He then collaborated with Tom Jennings, a bow-maker, and began manufacturing the first compound bows ever to be known.

compound bowThis bow utilizes a levering system to bend the limbs. This type of system typically comprises cables, cams, and pulleys and gives users a mechanical advantage. 

This is because the limbs of a compound bow are a lot stiffer when compared with those of a recurve bow or longbow.

The rigidity of these limbs makes it more energy-efficient than other bow types as less energy is required for limb movement.

Also, the technology used in the design and construction increases their accuracy through the reduction of bow sensitivity to temperature and humidity fluctuations.

Compound bows are typically used for hunting and target practice and have continued to become increasingly popular across the world, owing to their ease of use.

How Does a Compound Bow Work?

Generally speaking, compound bows are commonly used for target archery and hunting.

They have a pulley and cam system that provides the archer with a distinct improvement over other bows. Also, its limbs are significantly more rigid than the limbs of a longbow or recurve bow.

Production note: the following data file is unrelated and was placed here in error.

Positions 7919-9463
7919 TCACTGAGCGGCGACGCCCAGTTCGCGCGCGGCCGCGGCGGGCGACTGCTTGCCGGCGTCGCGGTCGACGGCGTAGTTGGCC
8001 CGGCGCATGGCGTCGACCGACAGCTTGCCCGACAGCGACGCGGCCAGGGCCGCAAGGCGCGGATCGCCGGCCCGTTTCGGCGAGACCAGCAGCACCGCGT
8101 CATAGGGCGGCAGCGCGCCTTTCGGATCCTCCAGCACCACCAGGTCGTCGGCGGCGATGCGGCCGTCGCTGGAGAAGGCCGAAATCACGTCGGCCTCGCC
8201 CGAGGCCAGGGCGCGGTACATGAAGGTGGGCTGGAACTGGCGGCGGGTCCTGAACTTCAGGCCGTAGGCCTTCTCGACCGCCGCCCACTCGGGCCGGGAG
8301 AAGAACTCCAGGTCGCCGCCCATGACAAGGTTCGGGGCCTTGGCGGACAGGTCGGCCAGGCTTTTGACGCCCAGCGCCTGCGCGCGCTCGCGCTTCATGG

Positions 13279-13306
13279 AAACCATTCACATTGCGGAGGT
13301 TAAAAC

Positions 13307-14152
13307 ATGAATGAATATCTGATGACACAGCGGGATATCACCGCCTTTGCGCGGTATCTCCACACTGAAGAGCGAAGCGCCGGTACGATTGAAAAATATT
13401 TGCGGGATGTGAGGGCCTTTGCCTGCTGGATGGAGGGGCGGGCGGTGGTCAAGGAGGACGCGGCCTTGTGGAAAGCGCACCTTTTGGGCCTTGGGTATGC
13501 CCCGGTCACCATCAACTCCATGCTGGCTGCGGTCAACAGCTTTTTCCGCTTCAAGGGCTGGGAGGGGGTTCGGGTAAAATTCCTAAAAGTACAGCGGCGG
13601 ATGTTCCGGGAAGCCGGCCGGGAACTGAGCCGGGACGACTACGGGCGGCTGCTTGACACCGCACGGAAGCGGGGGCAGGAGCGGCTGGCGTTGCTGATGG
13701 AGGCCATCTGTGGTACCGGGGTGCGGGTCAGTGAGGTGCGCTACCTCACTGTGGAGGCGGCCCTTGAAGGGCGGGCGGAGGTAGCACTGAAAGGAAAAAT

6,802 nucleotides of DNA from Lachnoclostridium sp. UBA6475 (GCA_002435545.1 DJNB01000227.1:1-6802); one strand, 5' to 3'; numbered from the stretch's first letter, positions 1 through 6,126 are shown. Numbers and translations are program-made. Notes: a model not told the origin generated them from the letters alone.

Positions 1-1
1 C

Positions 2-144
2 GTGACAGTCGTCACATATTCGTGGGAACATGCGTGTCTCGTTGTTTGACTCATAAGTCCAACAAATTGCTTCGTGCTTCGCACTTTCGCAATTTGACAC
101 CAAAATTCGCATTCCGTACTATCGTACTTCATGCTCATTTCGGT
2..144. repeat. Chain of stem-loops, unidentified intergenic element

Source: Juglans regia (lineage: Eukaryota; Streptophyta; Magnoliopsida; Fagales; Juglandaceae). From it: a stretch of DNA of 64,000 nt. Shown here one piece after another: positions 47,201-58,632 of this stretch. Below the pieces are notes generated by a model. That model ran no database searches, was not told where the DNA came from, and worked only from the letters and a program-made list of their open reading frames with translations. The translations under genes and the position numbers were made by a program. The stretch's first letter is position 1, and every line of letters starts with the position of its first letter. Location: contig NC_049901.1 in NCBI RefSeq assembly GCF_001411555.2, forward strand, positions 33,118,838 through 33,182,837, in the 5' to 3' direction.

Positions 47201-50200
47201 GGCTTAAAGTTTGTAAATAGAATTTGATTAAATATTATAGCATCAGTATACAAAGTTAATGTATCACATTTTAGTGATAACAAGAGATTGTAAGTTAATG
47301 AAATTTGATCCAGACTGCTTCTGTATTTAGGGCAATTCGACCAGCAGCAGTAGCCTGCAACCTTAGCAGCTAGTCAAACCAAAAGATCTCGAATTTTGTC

This extra rigidness basically results in the compound bow being more powerful than other bows as well as being more accurate.

The bow’s unique system also benefits “let-off.”

Neither of the two cams are perfectly round and as you draw the string they rotate and their radii varies.

These cams have two tracks, connecting to the opposing limb or cam via cables is the first or inner track, then you have the external track where the bowstring runs through.

As you draw the string the proportion of bowstring pay-out and cable take-up in comparison to the weight of the limbs and the cam leverage alters.